It used to be. Under the rules imported from Sicily, newly inducted wiseguys swore to never betray their family and to honor omertà, the code of silence. But after Congress passed the Racketeer Influenced and Corrupt Organizations Act (RICO) in 1970, bosses could be prosecuted for their organizations’ crimes, and dozens of mobsters flipped and testified for the prosecution rather than go to prison for decades. In 1986, Rudolph Giuliani, then U.S. attorney in Manhattan, used RICO statutes to convict the heads of three families and five underlings. After Lucchese head Alphonse D’Arco discovered he was marked for death, he became a government informant in 1991, and his testimony led to the prosecution of more than 50 mobsters. Testimony from Gambino underboss “Sammy the Bull” Gravano helped take Gotti down, and in 2017 federal authorities arrested 19 members of the Lucchese family, including its two top bosses, on charges of racketeering and murder. Disloyalty had crippled the mob, and D’Arco said he’d never go back to his mafioso ways. “But as far as living day to day?” he said. “I take that life any f---ing day of the week.”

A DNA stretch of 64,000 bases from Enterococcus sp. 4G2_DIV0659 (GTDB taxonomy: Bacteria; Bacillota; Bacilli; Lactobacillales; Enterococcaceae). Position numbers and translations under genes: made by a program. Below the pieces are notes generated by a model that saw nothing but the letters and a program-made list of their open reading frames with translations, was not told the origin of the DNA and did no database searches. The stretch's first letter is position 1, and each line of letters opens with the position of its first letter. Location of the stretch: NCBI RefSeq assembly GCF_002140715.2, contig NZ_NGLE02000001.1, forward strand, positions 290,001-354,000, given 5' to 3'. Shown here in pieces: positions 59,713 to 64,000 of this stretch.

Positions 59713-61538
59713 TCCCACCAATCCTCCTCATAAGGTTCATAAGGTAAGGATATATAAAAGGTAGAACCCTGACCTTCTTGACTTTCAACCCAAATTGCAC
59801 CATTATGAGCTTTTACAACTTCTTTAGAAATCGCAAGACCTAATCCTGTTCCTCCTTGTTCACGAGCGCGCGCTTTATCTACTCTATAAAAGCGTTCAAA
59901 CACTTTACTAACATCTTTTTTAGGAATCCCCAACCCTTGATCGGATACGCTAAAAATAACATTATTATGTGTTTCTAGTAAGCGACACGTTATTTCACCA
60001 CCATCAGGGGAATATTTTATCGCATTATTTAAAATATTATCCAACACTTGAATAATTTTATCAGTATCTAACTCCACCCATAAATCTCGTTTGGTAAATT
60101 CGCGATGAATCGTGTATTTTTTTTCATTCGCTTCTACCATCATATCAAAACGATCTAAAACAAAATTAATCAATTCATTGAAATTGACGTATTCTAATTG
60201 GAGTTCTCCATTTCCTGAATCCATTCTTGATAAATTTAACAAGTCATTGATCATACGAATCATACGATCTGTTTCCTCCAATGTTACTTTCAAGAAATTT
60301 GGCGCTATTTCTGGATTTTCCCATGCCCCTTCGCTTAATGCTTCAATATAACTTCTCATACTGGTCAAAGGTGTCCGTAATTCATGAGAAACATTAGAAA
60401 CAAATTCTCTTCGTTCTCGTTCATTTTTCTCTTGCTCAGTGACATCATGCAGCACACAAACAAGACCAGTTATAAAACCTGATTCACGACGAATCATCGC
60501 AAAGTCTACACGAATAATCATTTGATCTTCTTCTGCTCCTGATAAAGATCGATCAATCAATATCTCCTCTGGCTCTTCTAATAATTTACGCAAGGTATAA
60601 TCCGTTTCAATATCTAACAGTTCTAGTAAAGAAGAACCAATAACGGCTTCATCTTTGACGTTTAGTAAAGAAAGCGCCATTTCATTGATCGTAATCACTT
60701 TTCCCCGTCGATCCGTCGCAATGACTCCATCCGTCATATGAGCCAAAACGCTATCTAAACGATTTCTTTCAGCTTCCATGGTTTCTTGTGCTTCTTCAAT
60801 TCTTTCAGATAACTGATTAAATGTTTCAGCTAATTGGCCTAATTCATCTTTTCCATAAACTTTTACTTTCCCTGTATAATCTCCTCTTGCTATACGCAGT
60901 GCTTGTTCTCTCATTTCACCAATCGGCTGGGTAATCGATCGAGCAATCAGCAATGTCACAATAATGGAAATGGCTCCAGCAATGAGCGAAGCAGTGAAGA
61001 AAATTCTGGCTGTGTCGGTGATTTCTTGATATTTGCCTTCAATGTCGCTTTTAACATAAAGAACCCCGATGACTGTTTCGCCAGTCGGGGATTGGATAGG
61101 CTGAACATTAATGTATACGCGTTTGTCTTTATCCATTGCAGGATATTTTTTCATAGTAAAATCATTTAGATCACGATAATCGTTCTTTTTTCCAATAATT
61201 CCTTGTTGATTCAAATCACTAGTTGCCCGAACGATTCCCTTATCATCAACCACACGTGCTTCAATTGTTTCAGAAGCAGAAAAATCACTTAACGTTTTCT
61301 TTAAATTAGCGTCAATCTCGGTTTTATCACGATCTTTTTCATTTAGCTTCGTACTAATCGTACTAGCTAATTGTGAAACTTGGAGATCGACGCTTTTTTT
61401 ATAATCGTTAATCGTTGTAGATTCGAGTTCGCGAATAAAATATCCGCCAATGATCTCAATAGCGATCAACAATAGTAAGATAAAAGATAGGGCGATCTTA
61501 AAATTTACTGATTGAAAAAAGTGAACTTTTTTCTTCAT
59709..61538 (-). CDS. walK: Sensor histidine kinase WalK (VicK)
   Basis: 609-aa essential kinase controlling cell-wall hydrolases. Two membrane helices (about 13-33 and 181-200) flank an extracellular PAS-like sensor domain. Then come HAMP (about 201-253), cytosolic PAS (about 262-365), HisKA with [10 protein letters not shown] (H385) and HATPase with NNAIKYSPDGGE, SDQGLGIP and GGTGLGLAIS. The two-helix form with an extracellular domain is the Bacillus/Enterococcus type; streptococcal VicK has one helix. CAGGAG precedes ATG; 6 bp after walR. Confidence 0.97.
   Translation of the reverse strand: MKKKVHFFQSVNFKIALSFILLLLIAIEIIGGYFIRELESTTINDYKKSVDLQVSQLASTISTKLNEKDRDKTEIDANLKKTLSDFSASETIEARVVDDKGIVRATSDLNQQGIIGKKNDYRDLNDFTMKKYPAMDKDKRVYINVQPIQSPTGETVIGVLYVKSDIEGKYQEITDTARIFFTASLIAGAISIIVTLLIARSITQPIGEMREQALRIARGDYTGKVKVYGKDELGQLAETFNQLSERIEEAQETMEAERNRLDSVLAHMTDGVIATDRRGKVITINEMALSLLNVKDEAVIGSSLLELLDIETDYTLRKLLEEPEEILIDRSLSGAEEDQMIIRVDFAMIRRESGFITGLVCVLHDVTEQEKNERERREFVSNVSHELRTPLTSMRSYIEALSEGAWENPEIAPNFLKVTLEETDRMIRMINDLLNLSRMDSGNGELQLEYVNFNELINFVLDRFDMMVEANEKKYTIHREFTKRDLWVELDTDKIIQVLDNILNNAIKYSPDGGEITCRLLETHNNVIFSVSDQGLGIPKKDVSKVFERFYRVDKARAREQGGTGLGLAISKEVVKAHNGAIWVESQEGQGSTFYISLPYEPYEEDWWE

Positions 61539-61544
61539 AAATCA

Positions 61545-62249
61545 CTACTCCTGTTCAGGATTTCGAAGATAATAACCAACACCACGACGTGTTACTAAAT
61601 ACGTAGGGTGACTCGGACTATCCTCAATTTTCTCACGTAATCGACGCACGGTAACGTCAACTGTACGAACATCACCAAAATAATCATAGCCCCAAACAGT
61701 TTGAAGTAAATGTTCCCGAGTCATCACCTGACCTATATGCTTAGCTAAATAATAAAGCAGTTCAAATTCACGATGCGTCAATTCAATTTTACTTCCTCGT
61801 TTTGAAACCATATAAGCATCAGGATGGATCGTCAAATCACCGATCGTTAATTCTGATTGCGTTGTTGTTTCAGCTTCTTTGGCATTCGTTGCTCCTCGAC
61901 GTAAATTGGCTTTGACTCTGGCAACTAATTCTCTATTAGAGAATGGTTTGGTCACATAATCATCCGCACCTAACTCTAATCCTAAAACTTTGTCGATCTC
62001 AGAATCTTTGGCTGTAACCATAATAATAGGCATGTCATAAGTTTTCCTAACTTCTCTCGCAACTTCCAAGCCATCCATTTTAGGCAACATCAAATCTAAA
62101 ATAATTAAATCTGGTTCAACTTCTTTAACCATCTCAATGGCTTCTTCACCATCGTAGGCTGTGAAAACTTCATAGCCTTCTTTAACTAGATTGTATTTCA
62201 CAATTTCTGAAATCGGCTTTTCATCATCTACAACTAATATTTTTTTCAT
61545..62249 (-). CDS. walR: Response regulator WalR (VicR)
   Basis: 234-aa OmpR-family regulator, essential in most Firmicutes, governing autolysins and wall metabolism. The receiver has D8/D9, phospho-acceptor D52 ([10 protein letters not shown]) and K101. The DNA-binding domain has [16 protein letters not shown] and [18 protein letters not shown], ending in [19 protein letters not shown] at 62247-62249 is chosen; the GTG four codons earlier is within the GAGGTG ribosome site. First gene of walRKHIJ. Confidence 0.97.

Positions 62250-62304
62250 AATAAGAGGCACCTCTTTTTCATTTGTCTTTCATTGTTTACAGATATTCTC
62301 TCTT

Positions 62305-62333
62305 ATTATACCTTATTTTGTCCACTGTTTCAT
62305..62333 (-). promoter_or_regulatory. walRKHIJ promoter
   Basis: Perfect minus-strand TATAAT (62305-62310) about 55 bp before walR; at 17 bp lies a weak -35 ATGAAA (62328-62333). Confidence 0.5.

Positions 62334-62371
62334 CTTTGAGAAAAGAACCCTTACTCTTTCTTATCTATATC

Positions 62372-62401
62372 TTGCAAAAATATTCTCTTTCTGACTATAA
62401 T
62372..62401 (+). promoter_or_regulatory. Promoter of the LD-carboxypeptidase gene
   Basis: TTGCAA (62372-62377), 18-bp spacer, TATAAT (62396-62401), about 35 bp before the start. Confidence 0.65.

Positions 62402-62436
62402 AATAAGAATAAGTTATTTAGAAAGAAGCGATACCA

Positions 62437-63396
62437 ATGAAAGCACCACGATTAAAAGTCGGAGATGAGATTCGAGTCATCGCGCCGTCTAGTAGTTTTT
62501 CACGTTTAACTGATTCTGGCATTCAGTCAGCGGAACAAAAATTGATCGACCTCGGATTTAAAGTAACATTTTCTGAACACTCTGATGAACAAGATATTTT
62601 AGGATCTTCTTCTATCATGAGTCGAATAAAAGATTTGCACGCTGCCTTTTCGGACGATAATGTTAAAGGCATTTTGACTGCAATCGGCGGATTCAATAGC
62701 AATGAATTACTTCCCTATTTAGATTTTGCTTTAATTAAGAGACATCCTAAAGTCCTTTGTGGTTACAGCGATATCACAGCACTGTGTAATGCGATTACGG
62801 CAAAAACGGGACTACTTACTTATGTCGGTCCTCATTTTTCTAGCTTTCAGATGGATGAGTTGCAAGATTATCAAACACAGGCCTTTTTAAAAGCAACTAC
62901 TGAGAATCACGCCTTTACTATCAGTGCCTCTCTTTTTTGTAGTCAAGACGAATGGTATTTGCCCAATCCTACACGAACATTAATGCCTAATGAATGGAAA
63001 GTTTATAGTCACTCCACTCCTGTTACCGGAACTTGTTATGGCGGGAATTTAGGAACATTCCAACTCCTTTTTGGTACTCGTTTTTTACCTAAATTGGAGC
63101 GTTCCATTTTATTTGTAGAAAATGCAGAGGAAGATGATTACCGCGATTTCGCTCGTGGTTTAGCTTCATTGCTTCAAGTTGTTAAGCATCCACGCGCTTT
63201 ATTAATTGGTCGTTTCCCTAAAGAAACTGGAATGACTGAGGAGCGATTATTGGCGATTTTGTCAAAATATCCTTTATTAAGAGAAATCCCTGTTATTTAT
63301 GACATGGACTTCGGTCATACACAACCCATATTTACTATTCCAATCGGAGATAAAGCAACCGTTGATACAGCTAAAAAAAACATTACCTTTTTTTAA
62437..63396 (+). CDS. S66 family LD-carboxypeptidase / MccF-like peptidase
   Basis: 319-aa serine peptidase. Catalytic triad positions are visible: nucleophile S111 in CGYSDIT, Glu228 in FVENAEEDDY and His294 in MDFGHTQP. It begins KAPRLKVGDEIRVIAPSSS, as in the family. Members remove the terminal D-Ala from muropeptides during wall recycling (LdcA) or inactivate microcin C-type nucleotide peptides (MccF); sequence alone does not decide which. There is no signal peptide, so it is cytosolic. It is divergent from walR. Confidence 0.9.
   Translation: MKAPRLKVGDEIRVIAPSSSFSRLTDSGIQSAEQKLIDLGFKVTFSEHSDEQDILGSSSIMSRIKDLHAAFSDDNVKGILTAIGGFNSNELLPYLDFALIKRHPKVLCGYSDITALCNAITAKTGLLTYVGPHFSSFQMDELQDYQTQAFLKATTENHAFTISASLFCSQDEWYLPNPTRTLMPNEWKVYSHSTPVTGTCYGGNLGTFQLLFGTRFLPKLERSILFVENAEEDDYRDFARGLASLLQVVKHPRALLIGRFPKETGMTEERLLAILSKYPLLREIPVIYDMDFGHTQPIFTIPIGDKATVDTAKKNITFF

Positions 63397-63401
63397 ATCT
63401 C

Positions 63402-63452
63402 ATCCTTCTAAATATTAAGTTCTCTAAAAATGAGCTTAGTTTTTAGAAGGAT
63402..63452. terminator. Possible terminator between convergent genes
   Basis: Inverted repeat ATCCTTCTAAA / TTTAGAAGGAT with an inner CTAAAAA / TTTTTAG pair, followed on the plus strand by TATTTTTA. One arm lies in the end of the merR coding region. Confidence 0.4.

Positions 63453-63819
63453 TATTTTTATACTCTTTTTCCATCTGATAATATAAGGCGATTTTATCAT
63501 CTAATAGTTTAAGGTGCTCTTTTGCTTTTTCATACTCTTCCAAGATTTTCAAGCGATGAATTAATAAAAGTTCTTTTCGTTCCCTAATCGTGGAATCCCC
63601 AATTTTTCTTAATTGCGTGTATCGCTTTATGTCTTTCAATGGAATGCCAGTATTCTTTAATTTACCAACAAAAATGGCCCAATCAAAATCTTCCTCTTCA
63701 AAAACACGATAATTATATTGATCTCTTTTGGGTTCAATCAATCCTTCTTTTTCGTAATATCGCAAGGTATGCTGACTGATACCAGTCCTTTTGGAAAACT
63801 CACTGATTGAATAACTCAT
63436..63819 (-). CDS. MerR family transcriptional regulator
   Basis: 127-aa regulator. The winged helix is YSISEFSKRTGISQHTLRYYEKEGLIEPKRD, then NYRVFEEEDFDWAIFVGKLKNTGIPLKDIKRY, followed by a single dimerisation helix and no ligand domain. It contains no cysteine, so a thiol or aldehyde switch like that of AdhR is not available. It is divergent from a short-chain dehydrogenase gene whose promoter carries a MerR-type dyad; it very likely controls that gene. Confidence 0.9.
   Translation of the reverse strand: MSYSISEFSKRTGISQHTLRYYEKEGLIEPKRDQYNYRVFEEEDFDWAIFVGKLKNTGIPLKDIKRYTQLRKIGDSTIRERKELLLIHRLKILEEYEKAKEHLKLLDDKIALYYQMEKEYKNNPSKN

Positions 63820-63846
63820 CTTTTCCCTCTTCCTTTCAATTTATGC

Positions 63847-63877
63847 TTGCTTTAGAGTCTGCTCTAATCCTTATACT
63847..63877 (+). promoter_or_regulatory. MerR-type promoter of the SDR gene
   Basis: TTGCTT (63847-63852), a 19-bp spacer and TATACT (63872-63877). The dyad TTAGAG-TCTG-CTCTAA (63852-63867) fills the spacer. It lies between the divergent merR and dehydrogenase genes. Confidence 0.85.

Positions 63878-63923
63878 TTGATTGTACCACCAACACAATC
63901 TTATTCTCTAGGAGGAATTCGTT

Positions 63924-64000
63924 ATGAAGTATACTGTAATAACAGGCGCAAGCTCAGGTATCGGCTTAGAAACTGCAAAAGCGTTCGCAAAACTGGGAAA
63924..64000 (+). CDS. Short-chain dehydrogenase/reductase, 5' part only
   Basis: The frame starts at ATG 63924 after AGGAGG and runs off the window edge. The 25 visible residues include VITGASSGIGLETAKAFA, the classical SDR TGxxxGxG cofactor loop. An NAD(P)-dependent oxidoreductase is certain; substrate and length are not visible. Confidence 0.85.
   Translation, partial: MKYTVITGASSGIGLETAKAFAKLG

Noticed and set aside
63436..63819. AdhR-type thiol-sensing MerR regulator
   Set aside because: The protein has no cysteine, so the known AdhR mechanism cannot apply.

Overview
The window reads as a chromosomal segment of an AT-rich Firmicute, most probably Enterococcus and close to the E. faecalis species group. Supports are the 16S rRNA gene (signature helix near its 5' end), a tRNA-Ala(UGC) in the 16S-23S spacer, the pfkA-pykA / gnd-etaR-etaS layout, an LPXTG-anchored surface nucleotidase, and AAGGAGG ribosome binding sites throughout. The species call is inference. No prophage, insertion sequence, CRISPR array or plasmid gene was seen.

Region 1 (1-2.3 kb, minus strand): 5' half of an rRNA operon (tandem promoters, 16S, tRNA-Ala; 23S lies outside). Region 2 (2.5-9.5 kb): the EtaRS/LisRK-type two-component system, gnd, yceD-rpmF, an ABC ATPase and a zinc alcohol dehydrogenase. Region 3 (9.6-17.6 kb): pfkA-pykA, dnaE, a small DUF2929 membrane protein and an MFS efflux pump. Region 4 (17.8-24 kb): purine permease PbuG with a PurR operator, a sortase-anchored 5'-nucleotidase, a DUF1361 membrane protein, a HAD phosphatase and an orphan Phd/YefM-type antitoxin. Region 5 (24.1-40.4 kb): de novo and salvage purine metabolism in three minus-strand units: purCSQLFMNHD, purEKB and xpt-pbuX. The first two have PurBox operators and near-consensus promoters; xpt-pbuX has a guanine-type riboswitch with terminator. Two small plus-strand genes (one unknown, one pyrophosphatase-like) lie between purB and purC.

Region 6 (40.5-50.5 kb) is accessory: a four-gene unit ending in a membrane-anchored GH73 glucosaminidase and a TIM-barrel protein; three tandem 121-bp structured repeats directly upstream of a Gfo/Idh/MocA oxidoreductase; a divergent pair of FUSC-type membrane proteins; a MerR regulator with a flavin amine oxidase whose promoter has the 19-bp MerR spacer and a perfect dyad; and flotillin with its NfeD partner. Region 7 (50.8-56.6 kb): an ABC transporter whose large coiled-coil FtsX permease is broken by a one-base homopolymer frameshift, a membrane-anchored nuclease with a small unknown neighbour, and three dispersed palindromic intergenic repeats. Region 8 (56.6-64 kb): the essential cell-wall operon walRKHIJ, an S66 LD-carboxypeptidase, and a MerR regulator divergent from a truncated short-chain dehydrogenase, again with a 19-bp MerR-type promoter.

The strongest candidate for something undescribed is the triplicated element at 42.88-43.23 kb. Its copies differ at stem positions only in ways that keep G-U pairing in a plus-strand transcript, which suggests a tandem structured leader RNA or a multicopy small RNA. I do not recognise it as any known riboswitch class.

A long history of rubouts
No godfather is untouchable. That’s been the grim reality faced by every mob boss since Salvatore Maranzano declared himself capo di tutti capi—boss of bosses—in 1931, only to be killed months later. Albert Anastasia, the “Lord High Executioner,” became one of the most feared Gambino family dons ever after leading Murder Inc., a mob enforcement operation that was linked to more than 60 killings—some performed with ice picks and piano wires. But Anastasia himself was gunned down in 1957 while getting a shave at a Manhattan barbershop. One of the most iconic mobster images is of Bonanno boss Carmine Galante, photographed with a cigar still between his lips after he was shot dead in 1979 while eating at an Italian restaurant in Brooklyn. That tradition continues: Last October, Bonanno family member Sylvester Zottola was shot and killed while ordering coffee at a McDonald’s drive-through in the Bronx. Yet while violence comes with the territory, Frank Cali’s recent murder reportedly struck many mobsters as out of bounds, because it occurred outside his home. Police say that the shooter, upset that Cali wouldn’t let him date his niece, didn’t even realize whom he was killing. ■